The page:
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I am working with the following exercise from my book:

Shortest path algorithms can be applied in currency trading. Let c1 , c2 , . . . , cn be various cur- rencies; for instance, c1 might be dollars, c2 pounds, and c3 lire. For any two currencies ci and cj , there is an exchange rate ri,j ; this means that you can purchase ri,j units of currency cj in exchange for one unit of ci . These exchange rates satisfy the condition that ri,j · rj,i < 1, so that if you start with a unit of currency ci , change it into currency cj and then convert back to currency ci , you end up with less than one unit of currency ci (the difference is the cost of the transaction). (a) Give an efficient algorithm for the following problem: Given a set of exchange rates r i,j , and two currencies s and t, find the most advantageous sequence of currency exchanges for converting currency s into currency t. Toward this goal, you should represent the currencies and rates by a graph whose edge lengths are real numbers.

So what basically we want to do is instead of minimizing, we need to maximize the profit. Therefore we need to find the longest path from s to t. We are asserted of the existence of a shortest path from s to t.

The way I thought to solve this problem is following this algorithm:

  1. Negate all the edges of the graph
  2. Run the shortest path algorithm for directed acyclic graphs.

I believe this would work but I am not sure. On google I found some solutions that include another step: converting the multiplication of the rates to additions using logarithms. I think this step is not necessary her e but still I am not sure.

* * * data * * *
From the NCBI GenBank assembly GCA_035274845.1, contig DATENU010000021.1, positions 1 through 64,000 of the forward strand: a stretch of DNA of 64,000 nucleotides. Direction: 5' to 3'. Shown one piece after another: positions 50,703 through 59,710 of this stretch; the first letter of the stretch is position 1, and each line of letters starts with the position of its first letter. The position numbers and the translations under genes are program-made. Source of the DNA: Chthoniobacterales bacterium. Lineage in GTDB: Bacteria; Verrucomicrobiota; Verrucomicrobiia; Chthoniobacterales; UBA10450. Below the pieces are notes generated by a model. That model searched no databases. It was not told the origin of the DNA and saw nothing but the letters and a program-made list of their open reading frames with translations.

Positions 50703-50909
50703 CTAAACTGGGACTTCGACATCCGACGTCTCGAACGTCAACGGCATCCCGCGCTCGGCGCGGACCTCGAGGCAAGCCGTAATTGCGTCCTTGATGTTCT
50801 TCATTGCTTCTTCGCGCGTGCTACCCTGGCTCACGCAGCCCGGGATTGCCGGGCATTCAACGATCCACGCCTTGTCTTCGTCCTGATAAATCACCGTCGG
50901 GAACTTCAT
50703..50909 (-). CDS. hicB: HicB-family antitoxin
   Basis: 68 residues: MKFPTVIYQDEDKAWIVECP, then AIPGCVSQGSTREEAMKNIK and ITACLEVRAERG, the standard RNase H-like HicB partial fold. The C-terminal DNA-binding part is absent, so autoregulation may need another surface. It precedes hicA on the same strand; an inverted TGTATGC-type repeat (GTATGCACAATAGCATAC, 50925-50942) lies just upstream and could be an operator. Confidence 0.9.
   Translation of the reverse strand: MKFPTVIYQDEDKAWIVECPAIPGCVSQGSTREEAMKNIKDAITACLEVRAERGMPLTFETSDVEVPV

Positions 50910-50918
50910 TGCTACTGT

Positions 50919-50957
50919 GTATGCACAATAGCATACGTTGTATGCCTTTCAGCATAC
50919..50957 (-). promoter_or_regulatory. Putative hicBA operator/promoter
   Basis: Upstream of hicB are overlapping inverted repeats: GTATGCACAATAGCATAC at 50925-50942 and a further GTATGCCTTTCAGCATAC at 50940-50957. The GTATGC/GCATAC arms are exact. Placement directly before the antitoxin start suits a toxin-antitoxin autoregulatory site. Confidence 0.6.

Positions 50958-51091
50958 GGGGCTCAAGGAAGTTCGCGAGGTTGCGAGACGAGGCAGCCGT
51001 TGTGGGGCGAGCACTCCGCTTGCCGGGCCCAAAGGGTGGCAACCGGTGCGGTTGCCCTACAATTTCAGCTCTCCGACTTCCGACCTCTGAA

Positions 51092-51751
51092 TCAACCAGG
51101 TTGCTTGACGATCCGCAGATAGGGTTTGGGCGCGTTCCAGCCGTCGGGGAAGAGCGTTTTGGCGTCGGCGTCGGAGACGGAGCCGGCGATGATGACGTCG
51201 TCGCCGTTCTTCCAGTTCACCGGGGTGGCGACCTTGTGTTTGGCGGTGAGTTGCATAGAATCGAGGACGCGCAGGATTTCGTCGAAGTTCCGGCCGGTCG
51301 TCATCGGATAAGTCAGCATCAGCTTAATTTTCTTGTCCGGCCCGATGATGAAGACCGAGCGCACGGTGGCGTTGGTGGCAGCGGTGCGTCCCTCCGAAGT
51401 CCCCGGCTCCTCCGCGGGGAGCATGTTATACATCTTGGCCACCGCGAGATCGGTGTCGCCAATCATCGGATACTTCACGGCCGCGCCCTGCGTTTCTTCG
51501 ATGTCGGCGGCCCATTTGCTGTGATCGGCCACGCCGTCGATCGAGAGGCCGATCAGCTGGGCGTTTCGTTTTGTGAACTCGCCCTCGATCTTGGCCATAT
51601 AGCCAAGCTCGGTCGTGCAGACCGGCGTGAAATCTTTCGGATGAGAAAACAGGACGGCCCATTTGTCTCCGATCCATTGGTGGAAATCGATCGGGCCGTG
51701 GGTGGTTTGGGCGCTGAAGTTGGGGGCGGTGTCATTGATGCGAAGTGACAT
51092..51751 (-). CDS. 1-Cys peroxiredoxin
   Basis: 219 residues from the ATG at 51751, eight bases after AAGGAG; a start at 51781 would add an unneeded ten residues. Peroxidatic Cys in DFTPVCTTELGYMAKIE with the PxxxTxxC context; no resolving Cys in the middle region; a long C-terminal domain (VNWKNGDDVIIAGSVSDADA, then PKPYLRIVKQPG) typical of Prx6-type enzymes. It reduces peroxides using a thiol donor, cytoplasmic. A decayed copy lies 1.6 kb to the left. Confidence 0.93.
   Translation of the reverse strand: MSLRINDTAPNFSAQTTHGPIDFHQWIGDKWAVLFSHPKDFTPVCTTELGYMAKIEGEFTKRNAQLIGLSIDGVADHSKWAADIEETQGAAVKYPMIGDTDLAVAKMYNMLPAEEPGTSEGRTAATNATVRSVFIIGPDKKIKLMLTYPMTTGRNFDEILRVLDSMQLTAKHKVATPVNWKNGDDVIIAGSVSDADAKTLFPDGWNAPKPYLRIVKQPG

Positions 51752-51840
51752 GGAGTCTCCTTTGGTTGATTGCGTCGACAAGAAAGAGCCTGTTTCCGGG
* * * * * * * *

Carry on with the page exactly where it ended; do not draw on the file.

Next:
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1 Answer 1

up vote 2 down vote accepted

Stop trying to use Google or StackOverflow to find solutions and just think on it for a while. Although many problems can be solved by gathering resources, information, and ideas from various sources, some can't. Put your computer to sleep. Go find someplace quiet. Think about it until you have an idea. Draw up a sample graph on scrap paper or a white board. Try it out. See if it works. If it doesn't think about why not and try to find a new idea. If it does, try to think of a valid graph which it wouldn't work for. When you've convinced yourself that you have an algorithm that works for all graphs, you're done. You're not going to learn much from just having us tell you the solution.

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This answer could usefully be attached to far too many SO questions. I thoroughly agree with the sentiments expressed. –  High Performance Mark Oct 8 '12 at 9:26

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